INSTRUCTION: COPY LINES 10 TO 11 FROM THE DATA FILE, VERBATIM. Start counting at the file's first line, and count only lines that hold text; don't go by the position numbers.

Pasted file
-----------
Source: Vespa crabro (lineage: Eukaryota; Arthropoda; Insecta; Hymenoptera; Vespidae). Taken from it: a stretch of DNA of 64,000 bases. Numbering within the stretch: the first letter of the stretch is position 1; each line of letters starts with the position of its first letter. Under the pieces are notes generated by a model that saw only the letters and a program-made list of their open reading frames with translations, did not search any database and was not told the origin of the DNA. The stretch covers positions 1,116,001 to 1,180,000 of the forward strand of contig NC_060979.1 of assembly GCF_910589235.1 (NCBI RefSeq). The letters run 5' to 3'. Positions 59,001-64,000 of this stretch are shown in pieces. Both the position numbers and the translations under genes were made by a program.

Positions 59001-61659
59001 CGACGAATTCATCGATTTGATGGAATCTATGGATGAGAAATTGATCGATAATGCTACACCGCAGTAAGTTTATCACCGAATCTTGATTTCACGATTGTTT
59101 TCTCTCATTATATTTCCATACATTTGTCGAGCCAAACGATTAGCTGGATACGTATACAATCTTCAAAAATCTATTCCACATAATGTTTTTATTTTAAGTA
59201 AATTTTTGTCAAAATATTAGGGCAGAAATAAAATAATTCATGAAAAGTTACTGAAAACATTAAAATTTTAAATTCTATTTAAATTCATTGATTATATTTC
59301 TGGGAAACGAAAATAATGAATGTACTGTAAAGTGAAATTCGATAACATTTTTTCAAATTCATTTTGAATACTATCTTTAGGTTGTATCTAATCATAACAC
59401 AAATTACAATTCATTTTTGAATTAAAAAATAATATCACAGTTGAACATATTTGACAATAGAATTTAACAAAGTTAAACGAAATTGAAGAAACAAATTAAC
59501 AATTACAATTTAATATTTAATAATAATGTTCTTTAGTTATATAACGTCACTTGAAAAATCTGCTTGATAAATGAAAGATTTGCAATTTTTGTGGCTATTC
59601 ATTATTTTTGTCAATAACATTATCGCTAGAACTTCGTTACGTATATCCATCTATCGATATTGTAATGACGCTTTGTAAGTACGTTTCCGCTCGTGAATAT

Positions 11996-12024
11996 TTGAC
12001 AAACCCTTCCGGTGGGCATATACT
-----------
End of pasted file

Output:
Positions 11996-12024
11996 TTGAC